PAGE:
Teachers, not students, are the people most affected by school filters, according to a commentary in the Washington Post – even though the US federal law requiring filtering by schools receiving federal connectivity funding (the Children’s Internet Protection Act, or CIPA) is aimed at protecting students from inappropriate content. “Walk the halls of a public school, and students will readily share tips for evading filters, some of which would be good work-arounds for the Great Firewall of China,” writes Justin Reich, a former high school teacher working on his PhD in education at Harvard. He tells of a high school student who recent showed him a Facebook group called “How to access Facebook from school” that has 187,000 members and offers simple methods for filter-free surfing and profile updating. A teacher told me once that, when she needs to get to a site that her school filter blocks, she just asks one of her students to help her.
So one question is, if this view of filtering as blunt-instrument solution is or becomes widespread, what replaces it? One idea might be school-network monitoring. More than 1,000 UK schools have monitoring software running on their networks (probably mostly alongside filtering software). Are US schools using this technology as much? Should monitoring become more of a focus in schools – to allow administrators to identify problem spots, have the “evidence” they need to work through cases of cyberbullying and harassment? What do you think? Is the choice blanket filtering (that’s less than effective as a student-protection measure) or dealing with situations as they come up? See my slightly related post, “Zero tolerance = zero intelligence: Juvenile judge.” (Post comments here or in the ConnectSafely.org forum, or you can always email me at anne (at) netfamilynews.org.)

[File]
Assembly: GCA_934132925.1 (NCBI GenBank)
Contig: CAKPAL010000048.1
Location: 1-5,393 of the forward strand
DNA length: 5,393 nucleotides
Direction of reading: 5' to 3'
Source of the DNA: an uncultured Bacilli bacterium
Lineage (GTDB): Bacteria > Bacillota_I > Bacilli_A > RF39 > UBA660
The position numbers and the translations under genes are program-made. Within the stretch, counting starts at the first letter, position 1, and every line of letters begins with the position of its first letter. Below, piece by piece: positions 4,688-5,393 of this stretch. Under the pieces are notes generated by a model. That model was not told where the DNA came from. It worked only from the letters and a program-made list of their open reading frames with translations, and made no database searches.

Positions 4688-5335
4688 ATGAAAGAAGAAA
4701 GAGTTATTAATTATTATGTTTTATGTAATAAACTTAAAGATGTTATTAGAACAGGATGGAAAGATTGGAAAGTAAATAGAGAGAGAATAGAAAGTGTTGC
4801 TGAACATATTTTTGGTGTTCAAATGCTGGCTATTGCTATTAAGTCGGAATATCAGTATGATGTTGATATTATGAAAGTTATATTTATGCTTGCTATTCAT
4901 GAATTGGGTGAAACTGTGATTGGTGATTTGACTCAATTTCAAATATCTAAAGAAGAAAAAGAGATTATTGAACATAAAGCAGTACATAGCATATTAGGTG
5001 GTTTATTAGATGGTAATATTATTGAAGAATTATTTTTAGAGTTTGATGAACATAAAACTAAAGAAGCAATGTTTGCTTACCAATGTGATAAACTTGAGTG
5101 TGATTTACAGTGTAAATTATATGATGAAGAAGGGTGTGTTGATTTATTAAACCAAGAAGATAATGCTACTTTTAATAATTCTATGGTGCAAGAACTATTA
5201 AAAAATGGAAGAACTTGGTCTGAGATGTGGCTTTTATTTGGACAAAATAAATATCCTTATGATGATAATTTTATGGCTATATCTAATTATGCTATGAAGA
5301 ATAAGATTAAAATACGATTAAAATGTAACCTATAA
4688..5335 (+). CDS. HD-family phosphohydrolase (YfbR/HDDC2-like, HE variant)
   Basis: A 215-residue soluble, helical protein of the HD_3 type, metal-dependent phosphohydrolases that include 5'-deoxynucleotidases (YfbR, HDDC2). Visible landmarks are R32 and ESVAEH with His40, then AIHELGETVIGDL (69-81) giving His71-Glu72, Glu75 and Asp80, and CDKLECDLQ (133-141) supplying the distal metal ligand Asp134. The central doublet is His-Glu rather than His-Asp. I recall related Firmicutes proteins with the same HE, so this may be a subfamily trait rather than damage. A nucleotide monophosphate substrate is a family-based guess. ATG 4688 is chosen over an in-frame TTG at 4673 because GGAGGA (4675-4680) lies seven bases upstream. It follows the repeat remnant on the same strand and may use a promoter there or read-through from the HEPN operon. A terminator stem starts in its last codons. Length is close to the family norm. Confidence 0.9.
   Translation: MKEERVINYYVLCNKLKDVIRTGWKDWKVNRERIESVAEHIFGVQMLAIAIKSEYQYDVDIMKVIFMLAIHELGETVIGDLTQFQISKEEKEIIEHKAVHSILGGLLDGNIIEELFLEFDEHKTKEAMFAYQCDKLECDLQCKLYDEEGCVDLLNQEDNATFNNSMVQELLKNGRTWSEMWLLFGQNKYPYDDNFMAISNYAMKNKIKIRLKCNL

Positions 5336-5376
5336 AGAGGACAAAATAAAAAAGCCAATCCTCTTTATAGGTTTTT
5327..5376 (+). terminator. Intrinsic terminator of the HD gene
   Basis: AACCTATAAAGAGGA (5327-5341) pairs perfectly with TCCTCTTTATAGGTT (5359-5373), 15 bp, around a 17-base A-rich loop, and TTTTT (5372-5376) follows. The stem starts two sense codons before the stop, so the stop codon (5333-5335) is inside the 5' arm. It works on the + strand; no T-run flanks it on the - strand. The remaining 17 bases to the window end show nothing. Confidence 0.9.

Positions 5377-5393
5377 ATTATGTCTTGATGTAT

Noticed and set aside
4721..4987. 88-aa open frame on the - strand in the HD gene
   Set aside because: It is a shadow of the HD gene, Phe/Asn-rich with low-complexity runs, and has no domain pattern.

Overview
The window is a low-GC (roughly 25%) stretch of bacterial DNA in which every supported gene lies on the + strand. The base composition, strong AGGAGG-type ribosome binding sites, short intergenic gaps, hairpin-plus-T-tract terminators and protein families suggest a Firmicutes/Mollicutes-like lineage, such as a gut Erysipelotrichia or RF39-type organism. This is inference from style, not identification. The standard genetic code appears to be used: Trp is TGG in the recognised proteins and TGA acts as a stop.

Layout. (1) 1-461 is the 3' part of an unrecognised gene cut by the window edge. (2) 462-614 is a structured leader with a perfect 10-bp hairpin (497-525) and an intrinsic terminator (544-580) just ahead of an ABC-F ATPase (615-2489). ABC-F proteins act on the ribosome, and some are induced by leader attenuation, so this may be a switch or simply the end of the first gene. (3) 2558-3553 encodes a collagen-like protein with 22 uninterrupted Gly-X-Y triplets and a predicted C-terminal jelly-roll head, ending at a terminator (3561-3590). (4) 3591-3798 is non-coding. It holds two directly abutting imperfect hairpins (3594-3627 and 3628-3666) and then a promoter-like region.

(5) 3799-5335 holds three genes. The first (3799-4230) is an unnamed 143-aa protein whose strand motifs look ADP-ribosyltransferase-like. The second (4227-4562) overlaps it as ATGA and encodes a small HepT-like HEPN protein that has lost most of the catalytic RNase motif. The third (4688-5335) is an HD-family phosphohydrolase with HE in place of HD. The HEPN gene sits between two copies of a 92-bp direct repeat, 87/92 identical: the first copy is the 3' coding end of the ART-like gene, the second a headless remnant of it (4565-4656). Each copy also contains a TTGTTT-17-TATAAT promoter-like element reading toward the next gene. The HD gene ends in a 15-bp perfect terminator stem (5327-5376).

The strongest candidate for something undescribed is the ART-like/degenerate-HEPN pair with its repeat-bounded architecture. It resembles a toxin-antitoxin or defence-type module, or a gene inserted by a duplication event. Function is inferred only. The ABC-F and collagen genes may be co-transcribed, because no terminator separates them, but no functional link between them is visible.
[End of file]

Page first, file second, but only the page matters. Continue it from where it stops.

And questions about filtering aren’t being aired in the US only, of course. The BBC reports that, over in the UK, school regulatory body Becta just released a report which found that Net technology and devices is getting more sophisticated than the filters UK schools use, which often filter what’s being downloaded only to computers (rather than mobile phones, iPod Touches, and other portable devices) and based solely on keyword, not image, detection. The report also pointed out that filters just block – they don’t alert anybody to efforts to bypass the filtering. And in Australia, children’s advocacy groups are criticizing the government for spending $33 million on mandatory nationwide household filtering, Australian IT reports. “Both Save the Children Australia and the National Children’s & Youth Law Centre believe the resources could be better spent on law enforcement agencies battling to eradicate child pornography on the Internet.”